By Sarfaraz A. Khan
NEW YORK (TheStreet) -- Unlike some of its peers, Devon Energy (DVN_) has been slow to shift from natural gas to oil, but it is quickly catching up.
The company is selling its noncore assets and is using the proceeds to fuel its growth in liquid fuels. Despite the asset sales, the company is eyeing double-digit growth in its oil production in the coming years, which will drive margin expansion and cash flow growth.
By the end of this year, Devon has forecast that its production will be 40% oil and 20% natural gas liquids, a significant shift from a few years ago when 70% of its production was natural gas.
Devon also a majority owner of a midstream master limited partnership, EnLink Midstream (ENLC_) (ENLK_), which stands to benefit from the shale boom.
EnLink's assets include more than 7,300 miles of pipelines, 12 processing plants and six fractionators. EnLink has operations in most of the oil and gas producing regions of North America, including the Permian Basin, Eagle Ford, Gulf Coast, Utica and Marcellus Shales. The MLP will benefit from the increasing oil and gas production from these regions.
Devon's debt-to-equity ratio is higher than the industry's average of 51%, but investors shouldn't worry because the company will shore up its balance sheet with upcoming asset sales and increased cash flow. The company has forecast double-digit growth in cash flows in the coming years.
Devon's shares are up more than 20% this year and are currently changing hands at around $75, yet they are priced just 13 times this year's earnings estimates, according to data compiled byThomson Reuters. The shares are likely to continue going higher on the back of increasing oil production.
Last year, the company announced the expensive purchase of GeoSouthern's assets in Eagle Ford for $6 billion in order to grow its oil production in the the lower 48 states. The assets hold estimated reserves of 400 million barrels of oil.
Devon has been transforming into a North America-focused onshore energy company by selling its domestic and international assets.
This year, Devon sold most of its Canadian conventional assets to Canadian Natural Resources (CNQ_) for $2.7 billion.
Since these assets are noncore, it is unlikely that the sale will have any significant impact on the company's growth targets, which are largely based on its oil-weighted core acreage.
Devon is now focusing on five core areas, of which three -- Canadian oil sands, Permian Basin and Eagle Ford -- are oil-weighted. In the previous quarter, the company reported a 21% year-over-year increase in production from these assets.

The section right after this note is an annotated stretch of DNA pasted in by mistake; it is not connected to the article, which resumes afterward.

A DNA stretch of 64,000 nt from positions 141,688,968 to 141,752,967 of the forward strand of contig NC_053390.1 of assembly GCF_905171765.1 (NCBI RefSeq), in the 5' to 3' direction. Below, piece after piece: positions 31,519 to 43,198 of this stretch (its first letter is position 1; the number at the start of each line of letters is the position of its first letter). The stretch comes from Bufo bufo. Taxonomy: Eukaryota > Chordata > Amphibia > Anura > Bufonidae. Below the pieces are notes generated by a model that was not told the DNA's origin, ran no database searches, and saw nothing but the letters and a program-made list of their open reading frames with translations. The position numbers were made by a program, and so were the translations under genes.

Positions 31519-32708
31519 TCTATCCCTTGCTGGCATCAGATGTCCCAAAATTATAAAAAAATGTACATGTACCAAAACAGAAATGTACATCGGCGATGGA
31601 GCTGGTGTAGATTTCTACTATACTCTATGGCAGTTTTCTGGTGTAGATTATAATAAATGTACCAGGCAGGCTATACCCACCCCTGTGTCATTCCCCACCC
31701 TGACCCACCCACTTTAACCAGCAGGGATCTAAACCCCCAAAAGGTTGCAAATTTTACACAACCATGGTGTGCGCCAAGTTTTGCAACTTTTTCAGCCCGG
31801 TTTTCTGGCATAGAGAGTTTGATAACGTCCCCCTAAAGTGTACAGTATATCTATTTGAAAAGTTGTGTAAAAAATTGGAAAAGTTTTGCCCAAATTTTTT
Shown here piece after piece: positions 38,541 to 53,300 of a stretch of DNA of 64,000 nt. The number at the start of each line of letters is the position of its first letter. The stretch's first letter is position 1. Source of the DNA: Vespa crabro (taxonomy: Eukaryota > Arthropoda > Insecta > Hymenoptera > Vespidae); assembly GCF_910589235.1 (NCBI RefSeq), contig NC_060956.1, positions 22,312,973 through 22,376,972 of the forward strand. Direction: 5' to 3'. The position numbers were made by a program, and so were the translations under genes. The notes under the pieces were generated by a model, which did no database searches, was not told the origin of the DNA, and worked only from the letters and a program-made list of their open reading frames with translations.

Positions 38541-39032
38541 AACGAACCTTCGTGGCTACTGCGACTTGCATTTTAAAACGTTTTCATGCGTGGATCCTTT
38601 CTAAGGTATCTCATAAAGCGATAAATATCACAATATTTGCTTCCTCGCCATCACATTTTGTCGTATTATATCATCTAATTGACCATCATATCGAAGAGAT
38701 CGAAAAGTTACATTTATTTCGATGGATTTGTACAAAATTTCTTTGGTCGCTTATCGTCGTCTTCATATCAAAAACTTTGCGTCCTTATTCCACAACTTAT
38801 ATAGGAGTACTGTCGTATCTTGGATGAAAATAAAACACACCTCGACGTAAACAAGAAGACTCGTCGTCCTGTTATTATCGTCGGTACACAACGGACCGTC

Devon also has noncore operations at Mississippian Woodford and the Rockies. The company is currently testing this acreage to ascertain its true potential.
In 2014, the recently acquired Eagle Ford assets will give a boost of around 75,000 barrels of oil equivalent per day to Devon's annual output, of which more than 75% is going to be oil and natural gas liquids. Moreover, starting next year, these assets will start generating $800 million in annual cash flows.
Overall, in 2014, Devon is targeting more than 30% growth in oil production from its assets in North America to more than 198,000 barrels per day. This will be driven by a more than 70% increase in output from the U.S, mainly from the Permian Basin and Eagle Ford.
Although the production from Canada will be largely flat this year, the company is eyeing growth from next year when its Jackfish-3 project comes online.
Over the long term, the company says that it can increase its annual production by more than 20% for the next several years. With increasing oil production, Devon will expand its margins and grow its cash flows.
Interestingly, Devon has not completely given up on natural gas. If the gas prices increase, then the company can tap into its gas-rich core assets in Anadarko Basin and Barnett Shale.
At the time of publication, the author held no positions in any of the stocks mentioned.
This article represents the opinion of a contributor and not necessarily that of TheStreet or its editorial staff.